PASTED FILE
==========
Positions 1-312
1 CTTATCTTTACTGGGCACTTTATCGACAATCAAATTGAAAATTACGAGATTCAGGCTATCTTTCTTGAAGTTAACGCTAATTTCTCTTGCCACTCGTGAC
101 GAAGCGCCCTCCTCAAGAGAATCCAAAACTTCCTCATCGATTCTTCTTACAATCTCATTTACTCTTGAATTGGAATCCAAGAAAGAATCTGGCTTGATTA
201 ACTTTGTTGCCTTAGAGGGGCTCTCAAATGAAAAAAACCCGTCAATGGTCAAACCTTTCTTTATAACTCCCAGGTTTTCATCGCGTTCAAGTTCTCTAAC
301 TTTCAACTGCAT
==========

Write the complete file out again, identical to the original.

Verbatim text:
Positions 1-312
1 CTTATCTTTACTGGGCACTTTATCGACAATCAAATTGAAAATTACGAGATTCAGGCTATCTTTCTTGAAGTTAACGCTAATTTCTCTTGCCACTCGTGAC
101 GAAGCGCCCTCCTCAAGAGAATCCAAAACTTCCTCATCGATTCTTCTTACAATCTCATTTACTCTTGAATTGGAATCCAAGAAAGAATCTGGCTTGATTA
201 ACTTTGTTGCCTTAGAGGGGCTCTCAAATGAAAAAAACCCGTCAATGGTCAAACCTTTCTTTATAACTCCCAGGTTTTCATCGCGTTCAAGTTCTCTAAC
301 TTTCAACTGCAT